May at a Glance: All bears visit all the places where they reliably found food last year. Cubs learn how to climb up (and down) trees and learn to “talk.” Cubs are still nursing, but start experimenting with bear food. Mother bears sometimes leave the youngsters alone and travel up to two miles to search for food. Cubs alone aren’t usually abandoned.

How Big Is that Bear Cub?

Some cubs are born bigger and stronger than others, and litter mates can develop and grow at very different rates. In May, mother bears are still nursing their rambunctious youngsters. Cubs will begin experimenting with bear food, but typically aren’t fully weaned until late summer. A steady diet of their mother’s rich milk helps black bear cubs grow from about five pounds at eight weeks old to somewhere between 40 and 60 pounds by six months.

Close to Home

Mom and cubs hang close to the den at first. Cubs shadow their moms and start learning and mimicking some behaviors and vocalizations. Mother bears have a lot to teach their youngsters over the summer and fall so they’ll grow big and strong and know how to take care of themselves by next summer.

Polar bear cubs often get to ride piggyback on land, but young black bear cubs usually follow their moms. Cubs quickly learn to stick together and close to mom; mother bears will sometimes pick up a cub by holding its head in her mouth if one of them is lagging behind or having trouble getting over an obstacle. And occasionally a cub will “climb” up mom’s leg for a rest and a ride.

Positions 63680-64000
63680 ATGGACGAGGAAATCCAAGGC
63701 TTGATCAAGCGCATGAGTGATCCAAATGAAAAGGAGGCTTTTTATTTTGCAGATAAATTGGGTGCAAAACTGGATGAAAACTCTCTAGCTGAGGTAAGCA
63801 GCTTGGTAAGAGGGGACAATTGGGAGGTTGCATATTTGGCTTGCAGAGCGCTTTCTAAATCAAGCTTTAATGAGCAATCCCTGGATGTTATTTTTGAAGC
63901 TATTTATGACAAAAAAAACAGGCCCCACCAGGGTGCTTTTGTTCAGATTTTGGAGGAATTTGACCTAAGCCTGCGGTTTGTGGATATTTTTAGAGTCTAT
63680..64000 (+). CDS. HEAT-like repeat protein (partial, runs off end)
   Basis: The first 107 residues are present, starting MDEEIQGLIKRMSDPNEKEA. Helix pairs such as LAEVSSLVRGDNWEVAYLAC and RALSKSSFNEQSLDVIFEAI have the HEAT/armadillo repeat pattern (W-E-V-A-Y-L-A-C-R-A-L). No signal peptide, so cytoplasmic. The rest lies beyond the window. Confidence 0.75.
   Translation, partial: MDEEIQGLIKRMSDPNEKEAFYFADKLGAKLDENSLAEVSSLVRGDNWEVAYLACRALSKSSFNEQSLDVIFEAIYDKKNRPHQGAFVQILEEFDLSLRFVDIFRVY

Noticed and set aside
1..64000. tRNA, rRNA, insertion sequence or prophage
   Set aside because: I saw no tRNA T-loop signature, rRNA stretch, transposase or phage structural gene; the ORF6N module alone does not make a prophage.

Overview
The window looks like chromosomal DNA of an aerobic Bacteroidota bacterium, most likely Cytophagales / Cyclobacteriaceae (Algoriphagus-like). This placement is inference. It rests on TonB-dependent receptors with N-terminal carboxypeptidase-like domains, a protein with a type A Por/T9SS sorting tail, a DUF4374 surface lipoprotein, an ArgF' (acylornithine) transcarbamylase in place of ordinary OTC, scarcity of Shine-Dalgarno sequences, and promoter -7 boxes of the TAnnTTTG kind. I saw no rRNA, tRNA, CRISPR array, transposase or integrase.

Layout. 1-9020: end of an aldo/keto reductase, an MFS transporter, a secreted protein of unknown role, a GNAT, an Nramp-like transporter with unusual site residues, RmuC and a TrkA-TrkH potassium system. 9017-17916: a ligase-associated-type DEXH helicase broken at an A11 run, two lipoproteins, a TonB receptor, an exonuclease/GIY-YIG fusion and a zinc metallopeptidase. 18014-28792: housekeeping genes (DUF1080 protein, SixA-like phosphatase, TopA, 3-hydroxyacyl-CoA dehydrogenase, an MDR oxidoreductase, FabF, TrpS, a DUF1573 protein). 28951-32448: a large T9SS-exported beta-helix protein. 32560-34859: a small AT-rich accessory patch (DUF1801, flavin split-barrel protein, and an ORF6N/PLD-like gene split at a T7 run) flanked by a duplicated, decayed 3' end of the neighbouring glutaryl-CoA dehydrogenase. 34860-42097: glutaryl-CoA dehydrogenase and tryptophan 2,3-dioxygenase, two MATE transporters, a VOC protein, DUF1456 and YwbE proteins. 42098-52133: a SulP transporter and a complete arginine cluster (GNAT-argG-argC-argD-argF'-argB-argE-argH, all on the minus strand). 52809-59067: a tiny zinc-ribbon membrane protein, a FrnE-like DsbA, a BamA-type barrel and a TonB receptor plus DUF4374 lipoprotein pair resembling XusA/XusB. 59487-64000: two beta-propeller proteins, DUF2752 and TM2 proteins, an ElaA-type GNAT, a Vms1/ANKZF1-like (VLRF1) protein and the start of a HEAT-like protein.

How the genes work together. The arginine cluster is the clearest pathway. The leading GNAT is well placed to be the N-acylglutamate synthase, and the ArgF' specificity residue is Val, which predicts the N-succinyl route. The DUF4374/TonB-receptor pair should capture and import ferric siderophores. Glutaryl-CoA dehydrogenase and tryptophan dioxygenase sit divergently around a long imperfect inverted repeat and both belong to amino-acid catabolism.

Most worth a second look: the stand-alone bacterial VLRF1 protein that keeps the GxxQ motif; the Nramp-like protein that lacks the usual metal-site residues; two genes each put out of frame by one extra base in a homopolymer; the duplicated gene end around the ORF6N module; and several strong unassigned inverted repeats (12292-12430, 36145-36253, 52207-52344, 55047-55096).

Ups and Downs of Climbing

Bear cubs may look cute and cuddly, but appearances can be deceiving. By the time they start exploring the area around their den they have very sharp little teeth and curved claws designed for climbing. If you’ve ever picked up a cantankerous cat, you know one reason why you should never pick up a bear cub.

For cubs, climbing up is instinctive. By May cubs can scoot up a tree faster than you can say “Look at that cute bear cub!” Cubs seem to enjoy climbing and will sometimes climb way up into the tree and then discover they’re not sure how to get back down again. Sometimes mom must climb up and show the cubs the proper technique for safely backing down the tree, which is pretty much the same way people back down a ladder, only faster.

Cubs Learn Bear Talk

Mother bears will spend the next several months teaching their cubs everything they need to know to eventually survive on their own. One of the first lessons are the vocalizations that mean “Danger! Get up that tree now! And “It’s safe to come down.” Cubs instinctively know how to cry “I’m hungry” and “I’m scared.” A mother bear sometimes sends the youngsters up a tree to keep them safe while she stretches out on the ground below and takes a much-needed nap.

Home Alone, Not Abandoned

If you come across a bear cub or two or three that seem to be abandoned, mom is probably off looking for food and has left the cubs at a “babysitter tree.” Or she may be nearby, patiently waiting for you to leave, so the longer you hang around, the longer the cubs will be on their own. If you have reason to believe a cub is truly orphaned, don’t touch it. Just take a photo, note the location and immediately leave the area. Then contact your state wildlife agency for further guidance.

Where’s the Food?

Bears have a built-in GPS, great long-term memories and an uncanny ability to find their way back to anywhere they found reliable sources of food last year. So, if you had any bear visits last year, make sure the bird feeders are down, there’s no pet food or birdseed outside and the garbage is in bear-resistant containers or stored securely somewhere bears can’t see, smell or get at it. Screened-in porches, inside the garage that’s always open, in your truck bed or outside the back door are not secure places.

Thanks for being BearWise and giving cubs a better chance to grow up wild.


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